The void

For the first time in nearly a year, I am relaxing. Funny stuff, huh? I realized yesterday that even though I had a place in Beijing, I never really got the opportunity to relax. I was working 12 hours a day, 6 days a week and Sundays were usually just to recover. And with 6 months of that, it was time to get back on the road – a tremendously energy consuming task. And so now, in Saigon, I sit around waiting for my mom, stepdad and aunt to arrive and it is so nice doing absolutely nothing. I don’t have the energy for much of anything anyway. So now, I’m trying to recover. In all honesty, I’m not so far all that impressed by Vietnam (I’ll explain why) and so you need to be careful not to burn yourself out when you’re lacking intrigue and energy. We’ll see how this all plays out.

So how about Vietnam? Well, Hanoi was an interesting place. Lots of little lakes and rivers, interesting people doing interesting things everywhere you looked. The streets were chaotic, but not nearly as chaotic as Saigon. And there are tourists EVERYWHERE. You see, backpackers like to consider themselves as better than tourists. We like to think that we are intrepid explorers venturing into virgin territory. And when we see lots of other travelers, especially old people, we are confronted by the fact that what were doing is neither dangerous nor challenging and our egos get bruised. But that’s not what really gets me about the two cities I’ve been to here in Vietnam just yet. What is most disheartening is the fact that it seems that nearly everything and everyone here is someone getting the tourist buck. You can’t trust advice because someone is getting a cut. For example, your hotel will probably tell you that you can’t get a train ticket for that night because they want an extra night’s stay. When people talk to you on the street, they want money for their services like taking you for a tour of the city on “Motoby” (motorbike) or something like that. You just walk around with the thousands of other tourists walking around feeling like a piece of meat surrounded by a bunch of amiable lions. And they are good. Really good. If you didn’t know any better, you would think everyone was your best friend.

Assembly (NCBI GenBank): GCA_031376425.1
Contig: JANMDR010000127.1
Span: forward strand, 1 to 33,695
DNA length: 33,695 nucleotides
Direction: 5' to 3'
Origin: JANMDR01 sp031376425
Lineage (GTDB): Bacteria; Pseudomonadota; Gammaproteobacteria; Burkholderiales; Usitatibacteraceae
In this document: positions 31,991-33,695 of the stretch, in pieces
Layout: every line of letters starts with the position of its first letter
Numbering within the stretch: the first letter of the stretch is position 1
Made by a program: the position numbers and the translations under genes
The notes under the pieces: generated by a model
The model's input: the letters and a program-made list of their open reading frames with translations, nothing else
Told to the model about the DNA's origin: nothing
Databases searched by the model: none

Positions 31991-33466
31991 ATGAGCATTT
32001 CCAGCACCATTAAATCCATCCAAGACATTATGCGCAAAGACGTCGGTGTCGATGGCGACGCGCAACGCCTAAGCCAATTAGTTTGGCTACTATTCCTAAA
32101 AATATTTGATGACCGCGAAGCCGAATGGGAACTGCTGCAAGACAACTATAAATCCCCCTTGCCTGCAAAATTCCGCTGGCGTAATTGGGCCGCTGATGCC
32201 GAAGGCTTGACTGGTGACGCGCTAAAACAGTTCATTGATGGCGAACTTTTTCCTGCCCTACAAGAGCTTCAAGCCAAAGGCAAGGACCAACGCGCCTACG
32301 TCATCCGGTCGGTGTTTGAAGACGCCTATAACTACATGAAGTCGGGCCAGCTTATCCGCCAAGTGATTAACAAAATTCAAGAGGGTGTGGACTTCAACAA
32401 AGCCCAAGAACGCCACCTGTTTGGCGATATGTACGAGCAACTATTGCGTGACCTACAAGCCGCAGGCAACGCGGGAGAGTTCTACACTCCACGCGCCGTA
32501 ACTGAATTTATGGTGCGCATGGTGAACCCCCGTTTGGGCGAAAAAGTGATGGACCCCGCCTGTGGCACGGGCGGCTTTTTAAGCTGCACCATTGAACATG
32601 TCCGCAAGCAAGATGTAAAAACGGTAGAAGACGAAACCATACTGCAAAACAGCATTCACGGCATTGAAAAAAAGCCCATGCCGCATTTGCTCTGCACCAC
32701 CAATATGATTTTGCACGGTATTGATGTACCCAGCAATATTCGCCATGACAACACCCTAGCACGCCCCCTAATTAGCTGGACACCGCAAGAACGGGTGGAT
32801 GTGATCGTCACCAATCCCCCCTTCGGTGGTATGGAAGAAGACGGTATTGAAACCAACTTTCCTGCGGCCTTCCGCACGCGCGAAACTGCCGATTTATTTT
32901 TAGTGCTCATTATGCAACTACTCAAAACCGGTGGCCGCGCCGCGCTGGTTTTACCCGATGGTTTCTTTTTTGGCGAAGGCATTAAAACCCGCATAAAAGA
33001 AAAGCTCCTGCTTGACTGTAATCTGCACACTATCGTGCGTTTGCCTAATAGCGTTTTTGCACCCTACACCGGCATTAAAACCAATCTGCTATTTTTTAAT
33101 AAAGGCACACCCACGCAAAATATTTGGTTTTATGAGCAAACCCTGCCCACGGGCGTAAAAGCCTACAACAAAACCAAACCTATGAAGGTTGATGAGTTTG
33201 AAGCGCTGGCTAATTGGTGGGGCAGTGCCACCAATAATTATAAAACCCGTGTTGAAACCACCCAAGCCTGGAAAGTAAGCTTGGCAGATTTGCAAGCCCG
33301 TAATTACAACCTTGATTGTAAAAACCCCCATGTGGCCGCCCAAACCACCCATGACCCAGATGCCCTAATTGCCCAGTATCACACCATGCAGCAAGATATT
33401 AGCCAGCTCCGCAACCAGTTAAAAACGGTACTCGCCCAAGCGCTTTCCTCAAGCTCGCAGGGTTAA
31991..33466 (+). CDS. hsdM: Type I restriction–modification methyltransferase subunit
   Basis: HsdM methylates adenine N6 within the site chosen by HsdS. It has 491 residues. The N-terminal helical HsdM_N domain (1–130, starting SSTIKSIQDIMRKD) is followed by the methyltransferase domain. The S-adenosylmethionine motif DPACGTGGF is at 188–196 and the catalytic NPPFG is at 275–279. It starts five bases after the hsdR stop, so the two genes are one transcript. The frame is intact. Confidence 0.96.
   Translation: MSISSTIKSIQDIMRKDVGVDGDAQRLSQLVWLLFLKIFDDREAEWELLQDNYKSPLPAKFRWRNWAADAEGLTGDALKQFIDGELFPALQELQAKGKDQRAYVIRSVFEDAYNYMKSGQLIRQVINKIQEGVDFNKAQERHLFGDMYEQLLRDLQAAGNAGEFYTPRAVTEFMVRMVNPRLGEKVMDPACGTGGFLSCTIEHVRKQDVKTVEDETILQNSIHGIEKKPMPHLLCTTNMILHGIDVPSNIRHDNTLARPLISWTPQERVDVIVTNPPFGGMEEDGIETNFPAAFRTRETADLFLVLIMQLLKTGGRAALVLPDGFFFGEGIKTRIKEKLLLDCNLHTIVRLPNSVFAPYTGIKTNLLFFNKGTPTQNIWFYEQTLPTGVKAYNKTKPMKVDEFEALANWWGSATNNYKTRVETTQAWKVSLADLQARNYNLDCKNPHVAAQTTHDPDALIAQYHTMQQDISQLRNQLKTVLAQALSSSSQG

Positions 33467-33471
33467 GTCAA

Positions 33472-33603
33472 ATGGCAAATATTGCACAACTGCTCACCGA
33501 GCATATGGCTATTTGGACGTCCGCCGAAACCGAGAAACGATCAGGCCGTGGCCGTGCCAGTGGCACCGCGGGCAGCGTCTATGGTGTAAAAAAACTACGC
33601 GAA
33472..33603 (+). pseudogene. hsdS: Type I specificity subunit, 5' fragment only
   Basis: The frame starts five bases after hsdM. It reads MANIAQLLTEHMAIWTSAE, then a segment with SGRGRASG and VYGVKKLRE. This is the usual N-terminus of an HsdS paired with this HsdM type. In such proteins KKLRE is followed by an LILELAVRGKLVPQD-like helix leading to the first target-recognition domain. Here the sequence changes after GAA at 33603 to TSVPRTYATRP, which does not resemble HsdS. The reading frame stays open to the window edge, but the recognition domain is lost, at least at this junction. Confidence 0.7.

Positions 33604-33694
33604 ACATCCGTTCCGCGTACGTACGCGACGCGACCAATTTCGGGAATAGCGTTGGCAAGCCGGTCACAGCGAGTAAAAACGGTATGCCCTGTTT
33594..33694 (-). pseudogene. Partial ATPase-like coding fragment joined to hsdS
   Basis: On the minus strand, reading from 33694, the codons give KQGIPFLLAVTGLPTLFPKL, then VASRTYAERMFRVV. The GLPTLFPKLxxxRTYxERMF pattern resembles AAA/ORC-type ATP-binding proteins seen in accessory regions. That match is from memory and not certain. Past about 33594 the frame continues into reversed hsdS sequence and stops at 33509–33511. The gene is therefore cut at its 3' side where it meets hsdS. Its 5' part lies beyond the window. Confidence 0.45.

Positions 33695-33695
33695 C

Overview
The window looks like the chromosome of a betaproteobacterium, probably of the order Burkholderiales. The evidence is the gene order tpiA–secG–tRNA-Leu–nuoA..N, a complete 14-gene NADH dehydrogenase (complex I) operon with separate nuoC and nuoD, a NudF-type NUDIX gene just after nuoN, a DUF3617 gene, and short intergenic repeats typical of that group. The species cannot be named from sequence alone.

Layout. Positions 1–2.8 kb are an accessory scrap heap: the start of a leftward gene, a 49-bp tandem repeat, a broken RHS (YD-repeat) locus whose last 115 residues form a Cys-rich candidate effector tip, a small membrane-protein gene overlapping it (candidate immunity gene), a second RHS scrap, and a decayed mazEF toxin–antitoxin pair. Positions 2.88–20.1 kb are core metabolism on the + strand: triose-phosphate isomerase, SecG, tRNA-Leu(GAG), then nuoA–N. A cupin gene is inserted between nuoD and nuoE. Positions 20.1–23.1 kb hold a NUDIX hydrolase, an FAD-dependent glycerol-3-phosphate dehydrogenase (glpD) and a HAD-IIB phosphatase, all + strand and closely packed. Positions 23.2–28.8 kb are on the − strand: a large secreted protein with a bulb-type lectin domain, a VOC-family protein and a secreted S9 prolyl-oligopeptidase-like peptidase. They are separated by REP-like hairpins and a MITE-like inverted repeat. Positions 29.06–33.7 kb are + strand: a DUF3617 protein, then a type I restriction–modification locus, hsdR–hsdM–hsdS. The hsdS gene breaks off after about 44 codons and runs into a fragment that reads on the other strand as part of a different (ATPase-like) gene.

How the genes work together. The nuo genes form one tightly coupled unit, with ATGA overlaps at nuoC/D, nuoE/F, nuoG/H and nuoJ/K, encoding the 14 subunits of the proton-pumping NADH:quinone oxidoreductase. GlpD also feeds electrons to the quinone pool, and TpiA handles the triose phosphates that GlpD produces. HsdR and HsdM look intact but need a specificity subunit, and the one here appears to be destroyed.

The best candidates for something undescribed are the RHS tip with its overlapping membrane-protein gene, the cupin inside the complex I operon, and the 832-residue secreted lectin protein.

But that’s life. Everyone wants something. I haven’t made any sort of discovery and I’m not that naïve. But here’s the kicker. EVERYTHING here revolves around you. It’s almost as if no one here has their own life. All the stores are for you (with exceptions, mind you) but it’s like a big crappy city here in Saigon with nothing (it seems) for locals. I take that back. There are restaurants and key copiers and stuff like that, but it has a completely different feel to it than South America. I actually can’t put it into words but I feel like Vietnam is devoid of any visible culture other than transporting unimaginably large and random objects on motorcycles. Now, I’m sure that’s a pretty ignorant thing to say. How could I get to know the culture after a few days passing through? I can’t, but you absorb the culture in other countries. You see it everywhere you look. People go about their lives and you just kind of hitch-hike along. Here, people go about your life. You can’t walk 5 feet without someone sitting on the street offering to take you for a ride on their motorbike or cyclo (a bike taxi). Or old ladies in those crazy pointy hats trying to sell you bananas. Or guys selling you naked lady Zippos or fake Ray Ban sunglasses from a huge box strapped to his neck. And of course, beggars (most of them, surprisingly, are crippled).